July 16th, 2024

Vigil honours missing and murdered Indigenous women

By Lethbridge Herald on October 4, 2023.

Members of the White Buffalo Singers perform an honour song during the Sisters in Spirit Vigil Wednesday evening at Galt Gardens remembering missing and murdered Indigenous women and girls. Herald photo by Theodora MacLeod

Theodora MacLeod – LETHBRIDGE HERALD – Local Journalism Initiative Reporter

Gathering in solemn solidarity, community members of all ages marched through the streets of downtown Lethbridge to the Galt Gardens on Wednesday night to honour the memory of the multitude of Indigenous women and girls who have been murdered or gone missing. Some carried signs with photos and the names of loved ones, others with posters demanding action. 

This year marked the 17th Sisters in Spirit vigil, and while the moniker of MMIW has reached public consciousness the issue remains, Indigenous women are at risk. According to Statistics Canada, across all provinces Indigenous women are facing violence at rates higher than non-Indigenous women, both by perpetrators known and unknown to the victims. 

The event is both a call to action and a place of community healing for the families left behind. “My grandmother, Gloria, was murdered in 1999 and she never got justice,” says Selena Medicine Shield, the emcee of the evening. “Not only does it affect the person who has gone missing or is murdered, it effects the families and the people in the community.” 

The glow of one hundred or more candles in red cups illuminated the crowd and symbolic red dresses hung from trees and brick structures as speakers took the podium to share their stories, their hopes, and their sorrow. Ramona Big Head, organizer Napi’s Run–a group who travelled on foot from St. John’s, Newfoundland to Alberta for “Missing and Murdered Indigenous Women and Men and Mother Earth,” told the crowd “My hope in this lifetime, when I’m done with this life, is that I don’t have to worry about my daughters, my granddaughters, and now as a great-grandmother I have great-granddaughters. I really hope those great-granddaughters, that we won’t have to worry about them.”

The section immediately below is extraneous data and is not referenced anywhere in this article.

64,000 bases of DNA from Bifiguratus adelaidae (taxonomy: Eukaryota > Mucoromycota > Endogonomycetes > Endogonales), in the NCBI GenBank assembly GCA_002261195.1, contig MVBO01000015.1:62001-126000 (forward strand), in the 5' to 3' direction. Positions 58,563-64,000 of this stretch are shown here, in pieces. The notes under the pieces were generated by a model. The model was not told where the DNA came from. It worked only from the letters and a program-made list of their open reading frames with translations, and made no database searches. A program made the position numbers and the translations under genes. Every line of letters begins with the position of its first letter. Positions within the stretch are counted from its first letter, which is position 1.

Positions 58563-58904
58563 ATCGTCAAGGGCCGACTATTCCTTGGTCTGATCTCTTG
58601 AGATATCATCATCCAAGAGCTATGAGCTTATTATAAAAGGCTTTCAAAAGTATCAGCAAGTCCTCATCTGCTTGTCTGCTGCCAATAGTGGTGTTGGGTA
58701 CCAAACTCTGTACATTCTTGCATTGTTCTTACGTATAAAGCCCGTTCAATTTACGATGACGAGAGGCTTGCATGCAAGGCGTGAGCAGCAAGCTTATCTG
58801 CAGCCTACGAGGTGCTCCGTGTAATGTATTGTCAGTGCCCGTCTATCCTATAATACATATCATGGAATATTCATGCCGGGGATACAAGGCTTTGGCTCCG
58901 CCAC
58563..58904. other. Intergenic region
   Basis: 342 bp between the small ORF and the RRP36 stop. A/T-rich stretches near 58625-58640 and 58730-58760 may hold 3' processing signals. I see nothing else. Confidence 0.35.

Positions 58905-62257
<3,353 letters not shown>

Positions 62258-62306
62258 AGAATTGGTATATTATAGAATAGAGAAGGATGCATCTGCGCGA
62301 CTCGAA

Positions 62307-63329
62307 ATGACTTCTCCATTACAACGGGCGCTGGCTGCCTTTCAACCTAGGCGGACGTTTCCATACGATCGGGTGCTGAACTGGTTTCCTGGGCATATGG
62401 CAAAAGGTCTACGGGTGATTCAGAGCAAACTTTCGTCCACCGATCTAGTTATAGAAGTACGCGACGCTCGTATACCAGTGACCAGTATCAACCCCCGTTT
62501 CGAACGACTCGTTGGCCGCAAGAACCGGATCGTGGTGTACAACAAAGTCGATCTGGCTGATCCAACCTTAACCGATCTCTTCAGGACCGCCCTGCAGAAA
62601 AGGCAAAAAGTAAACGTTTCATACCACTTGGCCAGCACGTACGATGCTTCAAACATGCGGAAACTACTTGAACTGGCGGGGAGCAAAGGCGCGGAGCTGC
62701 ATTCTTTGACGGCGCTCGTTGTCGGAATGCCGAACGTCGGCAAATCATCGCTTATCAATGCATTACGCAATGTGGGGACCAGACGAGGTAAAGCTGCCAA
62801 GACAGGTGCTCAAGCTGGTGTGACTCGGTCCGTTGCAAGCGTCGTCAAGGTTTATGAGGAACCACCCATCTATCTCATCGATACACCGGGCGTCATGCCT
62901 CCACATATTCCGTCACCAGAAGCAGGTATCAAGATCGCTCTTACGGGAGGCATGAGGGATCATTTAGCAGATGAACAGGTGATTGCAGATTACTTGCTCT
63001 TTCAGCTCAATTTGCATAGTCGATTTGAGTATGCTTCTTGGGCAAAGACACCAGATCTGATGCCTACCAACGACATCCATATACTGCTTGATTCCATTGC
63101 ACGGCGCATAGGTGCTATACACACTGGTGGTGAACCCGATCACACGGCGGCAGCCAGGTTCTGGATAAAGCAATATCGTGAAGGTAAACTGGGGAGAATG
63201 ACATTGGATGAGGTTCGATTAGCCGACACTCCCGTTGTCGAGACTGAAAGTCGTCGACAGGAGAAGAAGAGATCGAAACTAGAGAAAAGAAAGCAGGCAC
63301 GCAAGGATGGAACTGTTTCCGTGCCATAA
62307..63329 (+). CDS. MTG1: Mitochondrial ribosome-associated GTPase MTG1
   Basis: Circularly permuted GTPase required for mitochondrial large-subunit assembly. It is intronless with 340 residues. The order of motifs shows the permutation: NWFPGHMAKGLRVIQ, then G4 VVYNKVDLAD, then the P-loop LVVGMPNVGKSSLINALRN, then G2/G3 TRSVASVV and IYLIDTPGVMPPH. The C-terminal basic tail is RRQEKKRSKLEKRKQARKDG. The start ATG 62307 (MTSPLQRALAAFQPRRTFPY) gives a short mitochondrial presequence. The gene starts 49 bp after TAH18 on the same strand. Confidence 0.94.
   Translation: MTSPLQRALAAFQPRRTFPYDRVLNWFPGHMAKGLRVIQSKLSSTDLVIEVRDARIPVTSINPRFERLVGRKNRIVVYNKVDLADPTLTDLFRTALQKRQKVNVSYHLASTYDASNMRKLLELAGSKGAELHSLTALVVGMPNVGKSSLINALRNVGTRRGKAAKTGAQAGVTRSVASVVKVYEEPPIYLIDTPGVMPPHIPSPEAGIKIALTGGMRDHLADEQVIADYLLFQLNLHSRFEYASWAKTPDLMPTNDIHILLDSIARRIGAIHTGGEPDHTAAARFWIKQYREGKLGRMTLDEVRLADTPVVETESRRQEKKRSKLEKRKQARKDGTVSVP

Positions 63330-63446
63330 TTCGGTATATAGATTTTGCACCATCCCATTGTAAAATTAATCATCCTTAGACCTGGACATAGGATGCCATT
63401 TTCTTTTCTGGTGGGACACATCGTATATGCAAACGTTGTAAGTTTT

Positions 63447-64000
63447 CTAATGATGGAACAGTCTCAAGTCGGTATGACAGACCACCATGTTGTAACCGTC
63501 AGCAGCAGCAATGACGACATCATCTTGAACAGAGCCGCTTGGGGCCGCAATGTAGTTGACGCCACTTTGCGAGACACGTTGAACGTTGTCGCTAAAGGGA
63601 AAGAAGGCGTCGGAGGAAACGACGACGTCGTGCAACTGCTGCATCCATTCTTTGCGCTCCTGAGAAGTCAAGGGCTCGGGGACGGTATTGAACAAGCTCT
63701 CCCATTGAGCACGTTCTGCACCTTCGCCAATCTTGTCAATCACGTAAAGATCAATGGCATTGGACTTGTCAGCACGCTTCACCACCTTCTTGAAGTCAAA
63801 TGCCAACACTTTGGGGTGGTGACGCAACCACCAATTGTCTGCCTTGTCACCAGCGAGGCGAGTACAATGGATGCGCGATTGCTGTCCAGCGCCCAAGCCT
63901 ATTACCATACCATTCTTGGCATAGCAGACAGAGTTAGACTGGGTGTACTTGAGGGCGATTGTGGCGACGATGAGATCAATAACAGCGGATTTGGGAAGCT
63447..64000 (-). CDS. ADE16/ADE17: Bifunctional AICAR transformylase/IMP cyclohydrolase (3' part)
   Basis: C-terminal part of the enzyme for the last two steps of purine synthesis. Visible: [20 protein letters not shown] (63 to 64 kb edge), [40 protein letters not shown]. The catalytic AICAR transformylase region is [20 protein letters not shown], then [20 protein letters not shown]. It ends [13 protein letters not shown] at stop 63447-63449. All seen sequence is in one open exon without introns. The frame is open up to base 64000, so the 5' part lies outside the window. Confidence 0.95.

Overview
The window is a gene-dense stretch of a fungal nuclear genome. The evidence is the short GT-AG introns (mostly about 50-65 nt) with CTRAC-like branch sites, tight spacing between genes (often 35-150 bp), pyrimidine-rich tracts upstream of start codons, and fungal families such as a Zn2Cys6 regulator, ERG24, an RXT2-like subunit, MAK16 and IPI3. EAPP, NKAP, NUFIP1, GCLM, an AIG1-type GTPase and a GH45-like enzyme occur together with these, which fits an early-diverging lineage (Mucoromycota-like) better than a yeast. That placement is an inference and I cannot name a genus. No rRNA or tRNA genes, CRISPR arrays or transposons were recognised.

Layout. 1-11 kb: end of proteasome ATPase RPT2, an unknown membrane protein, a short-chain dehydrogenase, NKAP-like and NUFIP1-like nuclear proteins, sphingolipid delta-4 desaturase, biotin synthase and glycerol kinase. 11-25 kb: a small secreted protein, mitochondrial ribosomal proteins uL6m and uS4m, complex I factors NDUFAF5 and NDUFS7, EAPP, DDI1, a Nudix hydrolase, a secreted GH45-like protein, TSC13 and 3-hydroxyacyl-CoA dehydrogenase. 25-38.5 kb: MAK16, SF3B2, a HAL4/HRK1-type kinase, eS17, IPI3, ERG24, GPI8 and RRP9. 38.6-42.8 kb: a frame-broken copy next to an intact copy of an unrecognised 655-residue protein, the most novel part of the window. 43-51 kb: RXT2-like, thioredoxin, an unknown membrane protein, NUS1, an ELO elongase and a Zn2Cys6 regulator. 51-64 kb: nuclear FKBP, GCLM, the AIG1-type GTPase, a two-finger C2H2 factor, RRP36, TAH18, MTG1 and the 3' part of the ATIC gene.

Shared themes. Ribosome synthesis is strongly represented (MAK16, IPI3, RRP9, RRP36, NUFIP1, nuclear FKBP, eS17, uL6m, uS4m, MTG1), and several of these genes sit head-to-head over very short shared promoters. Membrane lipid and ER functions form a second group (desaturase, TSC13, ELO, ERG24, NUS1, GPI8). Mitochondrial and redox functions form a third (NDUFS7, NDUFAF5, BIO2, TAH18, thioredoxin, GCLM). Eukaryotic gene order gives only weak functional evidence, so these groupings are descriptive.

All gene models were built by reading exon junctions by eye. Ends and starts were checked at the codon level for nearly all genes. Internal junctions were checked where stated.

While there is hope that one day the calls to action will be met and Indigenous women, girl, two spirit, lesbian, gay, bisexual, transgender, queer, questioning, intersex, asexual plus people will live safely in society, for now the Canada wide vigils on October 4 honour those who have been lost and support the families left to grapple with the absence.

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